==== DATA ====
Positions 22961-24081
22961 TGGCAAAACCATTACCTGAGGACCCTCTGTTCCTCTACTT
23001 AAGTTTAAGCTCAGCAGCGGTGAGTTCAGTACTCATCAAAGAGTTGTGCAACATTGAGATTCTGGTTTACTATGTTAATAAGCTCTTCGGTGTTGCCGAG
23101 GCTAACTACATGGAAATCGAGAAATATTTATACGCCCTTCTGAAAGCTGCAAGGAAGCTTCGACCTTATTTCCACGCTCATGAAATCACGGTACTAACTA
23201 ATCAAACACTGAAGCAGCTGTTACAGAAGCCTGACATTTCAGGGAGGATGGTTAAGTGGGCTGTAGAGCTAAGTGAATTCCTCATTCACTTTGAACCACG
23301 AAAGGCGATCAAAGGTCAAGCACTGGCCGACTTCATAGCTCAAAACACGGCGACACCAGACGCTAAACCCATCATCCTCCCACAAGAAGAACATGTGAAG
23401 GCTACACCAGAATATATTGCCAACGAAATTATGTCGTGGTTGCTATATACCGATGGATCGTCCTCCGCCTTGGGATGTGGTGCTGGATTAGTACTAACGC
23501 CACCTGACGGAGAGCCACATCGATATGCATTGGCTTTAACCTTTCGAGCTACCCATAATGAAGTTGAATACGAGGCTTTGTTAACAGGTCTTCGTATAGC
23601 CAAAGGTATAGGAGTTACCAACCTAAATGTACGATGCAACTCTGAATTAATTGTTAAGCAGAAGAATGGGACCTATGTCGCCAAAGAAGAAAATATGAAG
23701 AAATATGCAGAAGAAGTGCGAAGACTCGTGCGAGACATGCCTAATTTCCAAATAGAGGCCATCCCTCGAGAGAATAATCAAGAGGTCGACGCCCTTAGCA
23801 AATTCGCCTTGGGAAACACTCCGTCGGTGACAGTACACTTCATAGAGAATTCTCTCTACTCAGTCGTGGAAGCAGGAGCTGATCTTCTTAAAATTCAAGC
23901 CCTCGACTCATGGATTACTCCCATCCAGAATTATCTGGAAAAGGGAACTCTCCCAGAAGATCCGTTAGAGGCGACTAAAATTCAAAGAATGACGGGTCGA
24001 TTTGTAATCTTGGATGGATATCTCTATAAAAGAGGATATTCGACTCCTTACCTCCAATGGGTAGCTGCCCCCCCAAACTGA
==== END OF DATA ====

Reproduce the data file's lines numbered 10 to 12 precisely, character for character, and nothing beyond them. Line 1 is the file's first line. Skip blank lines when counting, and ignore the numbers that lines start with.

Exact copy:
23701 AAATATGCAGAAGAAGTGCGAAGACTCGTGCGAGACATGCCTAATTTCCAAATAGAGGCCATCCCTCGAGAGAATAATCAAGAGGTCGACGCCCTTAGCA
23801 AATTCGCCTTGGGAAACACTCCGTCGGTGACAGTACACTTCATAGAGAATTCTCTCTACTCAGTCGTGGAAGCAGGAGCTGATCTTCTTAAAATTCAAGC
23901 CCTCGACTCATGGATTACTCCCATCCAGAATTATCTGGAAAAGGGAACTCTCCCAGAAGATCCGTTAGAGGCGACTAAAATTCAAAGAATGACGGGTCGA